It struck me as odd that my friend had noticed the clerk’s broken nail and that she’d thought it important enough to remark upon it.  I hadn’t noticed it.  I hadn’t even looked at the clerk’s hands.  Then I looked at my friend’s hands.  I saw perfectly manicured nails, smooth skin, and pretty rings.  The penny dropped.

When I’m interacting with people, I focus on their faces.  When I walk away, I can almost always tell you the colour of a person’s eyes and hair.  I can often describe their manner of speech and identify their accents.  I can tell you if they made eye contact with me, if they said please and thank you, and—if it’s a business transaction—assess the quality of the customer service I’ve received.  I often notice if they are tired, frustrated, patient, polite, hard working (or not), enthusiastic, or thorough.  I sometimes notice what they’re wearing.  But can I describe their hands?  Pretty nearly never. I have no idea if their nails are long or short, if they are wearing rings, if their hands are delicate and pretty, or utilitarian like mine.

This may be because I’m not a person who gives a great deal of thought to her appearance.  I try to be a slob and I do like to dress in a manner that’s appropriate to my social situation, but I don’t go to the salon or spa, I don’t wear make up, and I spend as little money as possible on my clothing.  I’m not criticizing people who do spend time and money on this stuff—more power to you if you care to make the effort and can find the time to do it—it’s just not important to me.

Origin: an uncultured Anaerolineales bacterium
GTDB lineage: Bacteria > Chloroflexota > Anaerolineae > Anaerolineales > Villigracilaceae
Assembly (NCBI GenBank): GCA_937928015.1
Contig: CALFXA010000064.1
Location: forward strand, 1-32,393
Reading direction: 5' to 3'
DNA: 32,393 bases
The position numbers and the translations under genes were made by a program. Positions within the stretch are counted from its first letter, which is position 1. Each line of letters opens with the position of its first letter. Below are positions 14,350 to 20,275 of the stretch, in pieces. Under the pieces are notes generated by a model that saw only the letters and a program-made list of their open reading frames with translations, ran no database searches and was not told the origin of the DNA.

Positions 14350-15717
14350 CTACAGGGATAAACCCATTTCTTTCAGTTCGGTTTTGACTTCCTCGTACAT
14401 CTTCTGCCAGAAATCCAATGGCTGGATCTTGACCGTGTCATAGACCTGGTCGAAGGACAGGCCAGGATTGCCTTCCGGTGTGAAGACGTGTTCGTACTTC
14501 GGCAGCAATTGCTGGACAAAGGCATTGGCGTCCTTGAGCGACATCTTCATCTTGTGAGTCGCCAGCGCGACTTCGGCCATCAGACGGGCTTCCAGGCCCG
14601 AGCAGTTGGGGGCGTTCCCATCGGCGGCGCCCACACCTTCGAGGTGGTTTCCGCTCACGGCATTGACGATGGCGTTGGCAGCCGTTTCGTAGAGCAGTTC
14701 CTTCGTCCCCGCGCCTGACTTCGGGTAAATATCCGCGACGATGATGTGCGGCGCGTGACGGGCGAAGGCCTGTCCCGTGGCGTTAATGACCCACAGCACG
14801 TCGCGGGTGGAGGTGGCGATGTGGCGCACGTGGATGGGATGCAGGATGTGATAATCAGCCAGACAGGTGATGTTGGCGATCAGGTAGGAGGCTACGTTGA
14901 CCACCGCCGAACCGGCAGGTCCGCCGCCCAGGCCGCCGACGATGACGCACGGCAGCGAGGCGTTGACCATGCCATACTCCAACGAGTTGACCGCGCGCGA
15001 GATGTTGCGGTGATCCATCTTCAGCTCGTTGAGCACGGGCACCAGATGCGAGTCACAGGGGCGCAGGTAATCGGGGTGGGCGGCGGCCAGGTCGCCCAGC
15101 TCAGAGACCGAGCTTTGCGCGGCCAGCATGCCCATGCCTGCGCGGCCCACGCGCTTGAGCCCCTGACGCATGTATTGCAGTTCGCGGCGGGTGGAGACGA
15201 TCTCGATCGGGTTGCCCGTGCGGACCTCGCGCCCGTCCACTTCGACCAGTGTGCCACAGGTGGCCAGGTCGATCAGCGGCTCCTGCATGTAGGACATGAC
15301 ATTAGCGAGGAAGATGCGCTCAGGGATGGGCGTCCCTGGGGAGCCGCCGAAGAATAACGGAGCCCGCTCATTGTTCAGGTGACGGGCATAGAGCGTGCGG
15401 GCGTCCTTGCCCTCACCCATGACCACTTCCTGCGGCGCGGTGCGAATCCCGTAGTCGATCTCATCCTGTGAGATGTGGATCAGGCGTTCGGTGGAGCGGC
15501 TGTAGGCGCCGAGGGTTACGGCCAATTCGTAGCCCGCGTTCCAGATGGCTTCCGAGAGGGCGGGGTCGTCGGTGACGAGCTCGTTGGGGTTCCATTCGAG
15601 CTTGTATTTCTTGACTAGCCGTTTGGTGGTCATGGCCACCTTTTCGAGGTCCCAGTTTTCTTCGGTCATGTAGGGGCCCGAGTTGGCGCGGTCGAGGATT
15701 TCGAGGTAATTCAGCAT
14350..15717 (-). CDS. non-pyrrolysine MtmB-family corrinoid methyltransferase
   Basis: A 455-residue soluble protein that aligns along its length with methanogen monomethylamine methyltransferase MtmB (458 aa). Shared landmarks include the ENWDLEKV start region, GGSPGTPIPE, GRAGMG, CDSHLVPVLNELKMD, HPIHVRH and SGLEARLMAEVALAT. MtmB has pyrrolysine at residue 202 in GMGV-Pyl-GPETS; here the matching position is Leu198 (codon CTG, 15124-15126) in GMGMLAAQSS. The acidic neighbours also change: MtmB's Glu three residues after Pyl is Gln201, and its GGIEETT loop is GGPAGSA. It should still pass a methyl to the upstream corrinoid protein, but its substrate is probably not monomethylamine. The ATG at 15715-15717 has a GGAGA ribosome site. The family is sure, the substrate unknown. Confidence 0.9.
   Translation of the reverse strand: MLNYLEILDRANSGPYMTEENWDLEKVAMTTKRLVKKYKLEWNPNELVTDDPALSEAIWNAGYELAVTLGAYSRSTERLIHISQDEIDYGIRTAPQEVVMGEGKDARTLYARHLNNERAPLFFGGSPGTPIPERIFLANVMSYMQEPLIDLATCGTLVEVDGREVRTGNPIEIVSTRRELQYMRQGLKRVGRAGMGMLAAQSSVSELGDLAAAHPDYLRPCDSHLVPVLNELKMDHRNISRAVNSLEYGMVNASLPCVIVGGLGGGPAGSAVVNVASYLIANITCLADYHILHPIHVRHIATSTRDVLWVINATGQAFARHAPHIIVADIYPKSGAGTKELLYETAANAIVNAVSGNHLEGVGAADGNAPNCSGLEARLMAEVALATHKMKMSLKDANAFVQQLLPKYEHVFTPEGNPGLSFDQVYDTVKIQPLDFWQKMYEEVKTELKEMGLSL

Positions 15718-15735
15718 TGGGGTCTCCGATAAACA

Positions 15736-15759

A person who looked at my un-pretty hands might surmise that I work them hard, and they’d be right.  I’m blessed with a great curiosity about the world around me and that curiosity manifests itself in a desire to learn about, see, and make new things.  I always have several projects underway.  My hands are busy cooking, and painting, and sewing, and building, and, cutting, and sanding, and gluing, and typing.  They work in unison with my eyes when I’m taking photos , or drawing, or making art.  They work in unison with my heart when I’m preparing food, making gifts, or providing care.  They are the tools with which I express the person that I am.

Lately I’ve been thinking more about hands.  My own are less reliable than they used to be and it’s caused me to take them less for granted.  Now I find myself looking at other people’s hands. 

I notice the width of my husband’s hands.  I see the scars on his fingers, the age spots, and the blunt nails.

I notice that my younger daughter’s hands are quite beautiful, with graceful long fingers and soft skin.

I notice my niece’s fingers, still rounded with childhood, and how—like mine—they busy themselves with projects and crafts.

I notice the near transparent skin of the elderly woman waiting beside me at the doctor’s office; how a tracery of blue veins maps the backs of her hands, and how her wedding ring fits loosely on her finger.

Marvellous, miraculous tools, these hands.  I’m glad I notice them more these days, and grateful for how well mine have served me.

Special thanks to Laurel Gedge-Perez for the photo.

Friday, 9 March 2012

On Soap and Patience

Sometimes I learn life lessons in the most unexpected ways.  Take liquid hand soap for example.  The last thing I expected as I learned to make it was a tangible lesson in expectations and patience, but there you go:  You take your lessons where you find them.

We’re on a pretty tight budget these days.  I'm always on the lookout for new means of getting by while spending less money.  The Internet is a big help to me in this regard.  There are lots of other families out there facing similar challenges, and they’re busy blogging about it; sharing ideas and recipes that will help make ends meet.  It’s a great resource.

One day, as I was browsing through Pinterest, I came across a blog on how to make liquid hand soap at home.   It first caught my eye because the photos are quite beautiful, and when I read the text I thought, “What a good idea! I can do this.”